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Hibiscus Roots

Our sun-loving hibiscus plants have beautiful blooms in red, pink, and white. Huge hibiscus flowers bloom midsummer to early fall, attracting butterflies and other pollinators to your garden. Shop our variety of hibiscus flowers for sale today!

Hibiscus for Sale

Hibiscus deliver lots of showy color without a lot of fuss. While many types of hibiscus are available, including tropical plant varieties, hardy hibiscus, or hibiscus moscheutus, is most commonly grown in the United States because it can overwinter outdoors throughout much of the country. Most hardy hibiscus grows in zones 5-9.
A sun-loving, native American perennial, hardy hibiscus produces up to 6", showy flowers in midsummer to early fall. Available in a variety of colors, hibiscus flowers lure pollinators to the garden. Also called swamp rose mallows, these low-maintenance, shrubby-type plants grow up to 6' tall and perform well in moist areas, including along the edges of streams and ponds and in rain gardens. They are often planted as accent plants or grouped to create a temporary hedge or privacy screen. K. van Bourgondien offers a wide selection of hibiscus for sale, including varieties with dark, dramatic foliage.

Hibiscus Flowers - Planting and Growing Tips

Planting Hibiscus Roots

Hibiscus roots can be planted in the spring or the fall. Hibiscus prefers moist soil, rich in organic matter. Hibiscus plants perform best in full sun and where they receive good air circulation. When planting, dig a hole deep and wide enough to accommodate the roots. Space plants 36" apart. Water well after planting.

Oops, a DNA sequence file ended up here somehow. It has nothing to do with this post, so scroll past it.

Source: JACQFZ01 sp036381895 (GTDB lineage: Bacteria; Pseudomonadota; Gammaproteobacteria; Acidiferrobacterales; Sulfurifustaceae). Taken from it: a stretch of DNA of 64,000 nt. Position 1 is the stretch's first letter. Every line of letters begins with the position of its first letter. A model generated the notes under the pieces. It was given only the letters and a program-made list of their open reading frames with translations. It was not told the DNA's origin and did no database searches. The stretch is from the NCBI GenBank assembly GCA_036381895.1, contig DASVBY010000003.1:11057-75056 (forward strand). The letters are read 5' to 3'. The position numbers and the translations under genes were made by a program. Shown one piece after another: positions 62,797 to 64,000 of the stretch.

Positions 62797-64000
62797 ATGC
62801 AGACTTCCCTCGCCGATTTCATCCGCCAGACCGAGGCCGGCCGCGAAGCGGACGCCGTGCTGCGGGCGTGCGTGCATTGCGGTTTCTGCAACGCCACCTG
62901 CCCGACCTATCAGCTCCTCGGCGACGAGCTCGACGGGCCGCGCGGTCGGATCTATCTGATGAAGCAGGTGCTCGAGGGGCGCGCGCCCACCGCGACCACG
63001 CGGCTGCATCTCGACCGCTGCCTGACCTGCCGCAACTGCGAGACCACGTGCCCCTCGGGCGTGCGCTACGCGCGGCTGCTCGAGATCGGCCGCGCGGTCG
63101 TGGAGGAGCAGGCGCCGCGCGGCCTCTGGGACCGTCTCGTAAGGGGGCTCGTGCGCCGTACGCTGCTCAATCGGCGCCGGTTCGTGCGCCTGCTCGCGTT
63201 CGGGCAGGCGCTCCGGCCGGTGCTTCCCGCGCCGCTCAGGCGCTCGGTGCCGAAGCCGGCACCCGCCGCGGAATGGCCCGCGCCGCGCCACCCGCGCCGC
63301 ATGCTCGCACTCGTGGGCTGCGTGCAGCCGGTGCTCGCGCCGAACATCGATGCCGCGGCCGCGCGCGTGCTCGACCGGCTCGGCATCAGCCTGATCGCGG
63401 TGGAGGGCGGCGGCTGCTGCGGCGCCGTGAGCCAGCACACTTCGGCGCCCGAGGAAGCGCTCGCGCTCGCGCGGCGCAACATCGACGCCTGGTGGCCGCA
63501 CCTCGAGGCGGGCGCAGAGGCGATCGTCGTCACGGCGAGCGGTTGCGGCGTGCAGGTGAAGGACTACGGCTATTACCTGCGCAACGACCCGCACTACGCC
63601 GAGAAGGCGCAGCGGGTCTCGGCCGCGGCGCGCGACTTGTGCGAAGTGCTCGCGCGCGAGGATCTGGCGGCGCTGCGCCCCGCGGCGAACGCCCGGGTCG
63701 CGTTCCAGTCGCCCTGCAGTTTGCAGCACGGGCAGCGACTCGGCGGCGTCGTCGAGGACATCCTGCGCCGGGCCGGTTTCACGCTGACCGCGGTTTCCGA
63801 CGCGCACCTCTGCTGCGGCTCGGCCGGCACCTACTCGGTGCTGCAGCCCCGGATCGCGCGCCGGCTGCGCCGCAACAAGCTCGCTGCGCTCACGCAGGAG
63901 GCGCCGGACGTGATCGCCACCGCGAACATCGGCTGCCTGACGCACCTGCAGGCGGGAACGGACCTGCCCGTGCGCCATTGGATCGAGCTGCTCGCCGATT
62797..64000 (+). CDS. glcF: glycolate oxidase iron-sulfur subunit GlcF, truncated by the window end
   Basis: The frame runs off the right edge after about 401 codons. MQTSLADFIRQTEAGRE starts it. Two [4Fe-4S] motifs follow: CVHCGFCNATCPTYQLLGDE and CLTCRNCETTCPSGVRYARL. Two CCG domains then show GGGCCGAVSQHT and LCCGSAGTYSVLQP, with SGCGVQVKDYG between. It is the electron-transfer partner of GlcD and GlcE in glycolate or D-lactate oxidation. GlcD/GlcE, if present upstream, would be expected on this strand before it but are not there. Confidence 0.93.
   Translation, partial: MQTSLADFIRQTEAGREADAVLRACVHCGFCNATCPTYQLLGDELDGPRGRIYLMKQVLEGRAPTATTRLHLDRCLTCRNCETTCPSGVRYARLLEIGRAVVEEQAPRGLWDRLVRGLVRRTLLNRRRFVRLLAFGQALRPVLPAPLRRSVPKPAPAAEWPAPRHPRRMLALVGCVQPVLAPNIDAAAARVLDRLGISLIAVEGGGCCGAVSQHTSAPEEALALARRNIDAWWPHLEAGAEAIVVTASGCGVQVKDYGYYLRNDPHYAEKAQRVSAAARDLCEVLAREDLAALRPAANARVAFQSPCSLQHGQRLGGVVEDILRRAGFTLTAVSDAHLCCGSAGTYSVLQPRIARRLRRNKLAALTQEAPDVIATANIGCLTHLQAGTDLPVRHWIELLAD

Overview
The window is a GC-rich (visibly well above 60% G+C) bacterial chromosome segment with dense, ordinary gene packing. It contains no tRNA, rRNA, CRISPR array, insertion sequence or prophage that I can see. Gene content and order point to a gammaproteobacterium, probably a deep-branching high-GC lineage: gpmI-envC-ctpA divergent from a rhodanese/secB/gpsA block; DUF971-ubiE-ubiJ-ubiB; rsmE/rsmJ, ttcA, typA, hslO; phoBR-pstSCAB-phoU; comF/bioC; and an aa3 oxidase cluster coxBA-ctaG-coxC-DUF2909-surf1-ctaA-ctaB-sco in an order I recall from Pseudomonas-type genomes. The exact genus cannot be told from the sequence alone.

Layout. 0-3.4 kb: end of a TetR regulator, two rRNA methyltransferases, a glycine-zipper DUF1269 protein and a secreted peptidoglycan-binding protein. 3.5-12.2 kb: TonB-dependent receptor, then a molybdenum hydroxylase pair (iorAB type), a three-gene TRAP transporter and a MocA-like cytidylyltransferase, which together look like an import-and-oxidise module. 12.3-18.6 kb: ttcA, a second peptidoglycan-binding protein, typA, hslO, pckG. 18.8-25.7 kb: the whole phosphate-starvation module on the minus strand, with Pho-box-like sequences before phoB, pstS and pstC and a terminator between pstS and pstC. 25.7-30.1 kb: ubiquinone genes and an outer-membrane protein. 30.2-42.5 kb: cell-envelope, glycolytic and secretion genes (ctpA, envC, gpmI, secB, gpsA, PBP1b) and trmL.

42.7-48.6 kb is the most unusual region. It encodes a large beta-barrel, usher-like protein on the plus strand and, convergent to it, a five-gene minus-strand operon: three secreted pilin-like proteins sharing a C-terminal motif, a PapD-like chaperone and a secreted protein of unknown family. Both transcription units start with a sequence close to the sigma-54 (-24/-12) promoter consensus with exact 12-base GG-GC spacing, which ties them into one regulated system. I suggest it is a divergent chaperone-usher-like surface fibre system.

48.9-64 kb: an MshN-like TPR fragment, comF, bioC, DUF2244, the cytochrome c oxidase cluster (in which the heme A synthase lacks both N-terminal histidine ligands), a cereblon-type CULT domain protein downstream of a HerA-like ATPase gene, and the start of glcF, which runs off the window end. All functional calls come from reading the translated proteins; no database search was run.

Maintaining Hibiscus Plants

If rainfall is not adequate, water hibiscus plants thoroughly so that the soil does not dry out. Hibiscus plants are not drought tolerant. If the plants receive adequate moisture and plenty of sun, they have relatively few problems. Monitor the plants for insect damage including Japanese beetles, whiteflies and aphids.

Pruning Hibiscus Plants

Deadheading hibiscus flowers keeps the plants looking tidy. In late fall or early spring, the stalks can be cut back to about 3-4" above the ground.

How to Propagate Hibiscus

While hardy hibiscus can be propagated from seeds or cuttings, propagating hibiscus from cuttings is more common. Take a 4-6" cutting from softwood that has not matured in spring or early summer. Cuttings usually take about 8 weeks to root.

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